By Carla Anderson
April 1, 2014
March 31 was the last day to apply for private health insurance coverage for 2014. However, consumers who started applications on HealthCare.gov by the deadline and self-reported they weren’t able to finish have until April 15 to complete enrollment. The extension is available in Iowa and all other states using HealthCare.gov for enrollment.
Enrollment for Medicaid or CHIP continues throughout the year.
Individuals who remain uninsured after March may face a tax penalty of $95 or one percent of income, whichever is greater.
The number of Iowans who selected a health plan increased to 15,346 as of March 1 according to the latest enrollment report issued by the U.S. Department of Health and Human Services (HHS). An additional 28,981 people were deemed eligible for Medicaid or the Children’s Health Insurance Program (CHIP).
Eighty-four percent of Iowa residents selecting a private health plan qualified for financial assistance, compared to 83 percent nationally. Twenty-two percent of Iowans selected a bronze plan (18 percent nationally), 58 percent selected a silver plan (63 percent nationally), 14 percent selected a gold plan (11 percent nationally), 5 percent selected a platinum plan (6 percent nationally) and 1 percent selected a catastrophic plan (1 percent nationally). Twenty-five percent of health plan enrollees were between the between the ages of 18 and 34, while 35 percent were between the ages of 55 and 64.
Iowa’s health insurance marketplace is a partnership with the federal government. Iowa residents use the federal marketplace, HealthCare.gov, to compare and purchase coverage. The state is responsible for plan management, consumer assistance, and Medicaid eligibility determination. Iowa’s plan management functions include selecting and monitoring the qualified health plans (QHP) that offer policies on the exchange. Iowa’s role in consumer assistance is education and outreach, coordinating the in-person consumer assisters, and overseeing the Navigator program. Under the current partnership model, the federal government manages the exchange website and call center, and funds the Navigator program.
Iowa plans to transition to a state-run model by 2016. In the Iowa Senate, a bill authorizing a state-run marketplace is currently under consideration by the Commerce Committee. Gov. Terry Branstad has suggested the idea of a multi-state exchange, in conjunction with South Dakota, Nebraska and Kansas. Partnering with other states would save money according to Branstad.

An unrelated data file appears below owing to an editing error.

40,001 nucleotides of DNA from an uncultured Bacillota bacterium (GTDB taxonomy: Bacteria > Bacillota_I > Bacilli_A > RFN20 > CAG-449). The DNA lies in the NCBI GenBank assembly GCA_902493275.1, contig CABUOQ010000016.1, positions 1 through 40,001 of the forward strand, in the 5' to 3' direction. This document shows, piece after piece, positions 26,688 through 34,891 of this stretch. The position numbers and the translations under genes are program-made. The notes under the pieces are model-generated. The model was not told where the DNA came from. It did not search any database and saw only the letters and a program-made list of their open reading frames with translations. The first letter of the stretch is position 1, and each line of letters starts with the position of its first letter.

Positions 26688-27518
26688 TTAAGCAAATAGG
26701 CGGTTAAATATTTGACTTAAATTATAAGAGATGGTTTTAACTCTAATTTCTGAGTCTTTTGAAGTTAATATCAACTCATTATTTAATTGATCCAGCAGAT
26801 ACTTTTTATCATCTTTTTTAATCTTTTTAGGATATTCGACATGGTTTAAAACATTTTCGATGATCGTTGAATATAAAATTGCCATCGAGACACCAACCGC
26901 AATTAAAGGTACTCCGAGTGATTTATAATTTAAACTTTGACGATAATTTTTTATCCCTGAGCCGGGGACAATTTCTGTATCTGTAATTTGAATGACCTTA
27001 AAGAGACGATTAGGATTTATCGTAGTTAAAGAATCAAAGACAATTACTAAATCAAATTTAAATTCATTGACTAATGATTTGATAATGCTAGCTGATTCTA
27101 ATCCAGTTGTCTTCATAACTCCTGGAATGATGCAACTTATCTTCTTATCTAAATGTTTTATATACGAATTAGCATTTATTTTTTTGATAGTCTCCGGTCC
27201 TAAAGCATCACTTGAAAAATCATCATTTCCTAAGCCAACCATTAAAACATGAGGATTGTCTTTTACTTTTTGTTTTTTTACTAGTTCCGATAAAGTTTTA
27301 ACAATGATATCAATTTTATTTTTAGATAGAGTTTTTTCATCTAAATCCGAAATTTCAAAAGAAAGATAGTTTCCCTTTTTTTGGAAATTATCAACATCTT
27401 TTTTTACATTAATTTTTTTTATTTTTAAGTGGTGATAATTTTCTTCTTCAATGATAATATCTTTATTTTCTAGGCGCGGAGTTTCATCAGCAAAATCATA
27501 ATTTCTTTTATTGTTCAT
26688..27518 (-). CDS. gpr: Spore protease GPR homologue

In mid-December, Iowa received a waiver for its alternative to the ACA’s Medicaid expansion. Under a program called the Iowa Health and Wellness Plan, some very low-income residents would be enrolled in a state-run health plan and, in some cases, be required to pay modest premiums. Other residents with slightly higher incomes would purchase insurance through the marketplace, with premiums paid by the federal government.
Four insurers are selling individual and family coverage through the Iowa marketplace: Avera Health Plans, CoOportunity Health, Coventry, and Gunderson Health Plan. CoOportunity is a new consumer operated and oriented plan, formed with funding through the Affordable Care Act. Coventry and CoOportunity Health are selling policies state-wide, while Avera and Gunderson sell policies in select regions.
According to an HHS report, the average cost for a bronze plan — the lowest-cost option — in Iowa is $212 a month. The national average for a bronze policy is $249 a month.
According to HHS, about 225,000 of Iowans (10 percent of the population) are uninsured.
State Exchange Profile: Iowa
The Henry J. Kaiser Family Foundation overview of Iowa’s progress toward creating a state health insurance exchange.
Consumer Advocate Bureau
Provides consumers with assistance in navigating the health care system, assistance programs, and other issues related to health insurance benefits.
1-877-955-1212 / email@example.com